A few months ago, I wrote about automating the archiving of Narrative Reporting snapshots with a batch script using EPM Automate. The same process can be used for archiving other EPM Cloud snapshots like Planning. While I’m comfortable writing and using batch scripts for this purpose (and other EPM Automate commands), there is an alternative that can be used: PowerShell. There are pros and cons to using PowerShell. I do not have a programming background, so it’s been challenging to learn, batch scripting was easier for me. But PowerShell opens up more possibilities, it’s more robust, and some clients prefer that scripts running on their servers be PowerShell instead of batch. So, with some help from colleagues and a lot of Googling, I put together a PowerShell script for archiving Planning snapshots, and scheduling it from Windows Task Scheduler.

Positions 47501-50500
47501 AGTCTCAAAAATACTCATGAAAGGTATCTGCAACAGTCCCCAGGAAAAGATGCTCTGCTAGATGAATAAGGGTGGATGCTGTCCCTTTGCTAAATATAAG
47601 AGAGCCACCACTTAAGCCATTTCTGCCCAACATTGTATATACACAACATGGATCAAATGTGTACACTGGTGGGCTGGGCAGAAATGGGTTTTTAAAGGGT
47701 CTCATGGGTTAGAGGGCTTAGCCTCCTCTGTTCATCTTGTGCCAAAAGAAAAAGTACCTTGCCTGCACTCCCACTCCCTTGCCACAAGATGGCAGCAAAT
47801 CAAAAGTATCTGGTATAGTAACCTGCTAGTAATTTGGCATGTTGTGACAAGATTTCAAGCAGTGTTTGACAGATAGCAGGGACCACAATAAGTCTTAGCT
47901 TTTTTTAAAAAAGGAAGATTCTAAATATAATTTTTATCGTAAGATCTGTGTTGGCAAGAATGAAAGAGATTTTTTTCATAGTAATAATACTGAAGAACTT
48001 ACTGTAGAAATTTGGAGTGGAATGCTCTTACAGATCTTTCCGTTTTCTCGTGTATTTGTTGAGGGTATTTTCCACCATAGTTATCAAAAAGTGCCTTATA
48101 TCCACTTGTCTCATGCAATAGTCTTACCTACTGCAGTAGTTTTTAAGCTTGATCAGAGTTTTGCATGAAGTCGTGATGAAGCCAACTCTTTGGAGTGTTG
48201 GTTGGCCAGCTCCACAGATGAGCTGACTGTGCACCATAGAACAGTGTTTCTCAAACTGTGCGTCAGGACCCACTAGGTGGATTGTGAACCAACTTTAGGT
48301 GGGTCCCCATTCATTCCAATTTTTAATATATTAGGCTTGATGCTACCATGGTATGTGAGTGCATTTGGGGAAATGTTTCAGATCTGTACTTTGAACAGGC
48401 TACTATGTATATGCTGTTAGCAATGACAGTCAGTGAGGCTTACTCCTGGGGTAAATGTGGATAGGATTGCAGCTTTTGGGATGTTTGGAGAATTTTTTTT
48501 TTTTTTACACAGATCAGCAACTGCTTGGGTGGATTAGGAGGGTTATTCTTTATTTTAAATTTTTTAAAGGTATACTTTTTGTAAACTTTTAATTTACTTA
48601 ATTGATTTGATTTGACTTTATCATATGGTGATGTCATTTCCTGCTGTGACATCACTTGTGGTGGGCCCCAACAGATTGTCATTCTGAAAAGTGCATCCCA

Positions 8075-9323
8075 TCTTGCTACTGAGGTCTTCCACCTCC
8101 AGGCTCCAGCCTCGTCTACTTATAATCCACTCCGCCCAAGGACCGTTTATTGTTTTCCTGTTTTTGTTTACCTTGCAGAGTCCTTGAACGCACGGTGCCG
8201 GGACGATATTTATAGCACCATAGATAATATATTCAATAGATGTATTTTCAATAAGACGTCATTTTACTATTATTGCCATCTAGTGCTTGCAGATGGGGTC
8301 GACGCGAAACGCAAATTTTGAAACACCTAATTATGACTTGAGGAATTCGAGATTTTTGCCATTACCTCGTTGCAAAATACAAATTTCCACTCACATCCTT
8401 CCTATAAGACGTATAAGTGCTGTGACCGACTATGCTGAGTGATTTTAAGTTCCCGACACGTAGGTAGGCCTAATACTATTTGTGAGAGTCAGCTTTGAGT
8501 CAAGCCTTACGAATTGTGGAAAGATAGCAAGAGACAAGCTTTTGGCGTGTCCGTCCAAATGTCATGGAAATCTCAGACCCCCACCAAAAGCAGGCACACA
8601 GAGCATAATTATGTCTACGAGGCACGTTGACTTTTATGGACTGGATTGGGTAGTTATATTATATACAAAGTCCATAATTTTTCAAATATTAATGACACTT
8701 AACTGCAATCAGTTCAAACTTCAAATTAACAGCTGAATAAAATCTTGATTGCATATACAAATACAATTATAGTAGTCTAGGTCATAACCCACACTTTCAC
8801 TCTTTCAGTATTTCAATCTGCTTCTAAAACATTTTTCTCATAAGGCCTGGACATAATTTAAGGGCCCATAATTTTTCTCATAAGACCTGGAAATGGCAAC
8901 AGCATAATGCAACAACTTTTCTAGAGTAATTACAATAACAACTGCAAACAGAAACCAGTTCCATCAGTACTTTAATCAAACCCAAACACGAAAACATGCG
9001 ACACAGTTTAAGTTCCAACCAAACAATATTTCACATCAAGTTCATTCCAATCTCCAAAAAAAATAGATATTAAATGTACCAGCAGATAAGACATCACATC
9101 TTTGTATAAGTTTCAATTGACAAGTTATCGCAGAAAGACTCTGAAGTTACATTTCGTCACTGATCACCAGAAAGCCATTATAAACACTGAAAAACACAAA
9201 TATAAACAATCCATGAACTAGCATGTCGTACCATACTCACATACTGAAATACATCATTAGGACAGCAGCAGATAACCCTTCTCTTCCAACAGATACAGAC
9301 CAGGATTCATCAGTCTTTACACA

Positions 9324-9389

Our PowerShell script will login to EPM Automate, execute the download, rename and move the snapshot file, and delete old files so as to maintain the most recent downloads. The script also includes logging of all the activity.
- I normally set the number of backups to 10, but it can be whatever number is appropriate for your situation.
- The script name and the paths for the script, log files, and downloaded snapshots.
- The path on the local computer or server where EPM Automate is installed, application URL and login credentials. User has to be provisioned as Service Administrator. Recommended to use encrypted password.
- Variable to get the current date and time, which will be used in the log file and to append the snapshot name.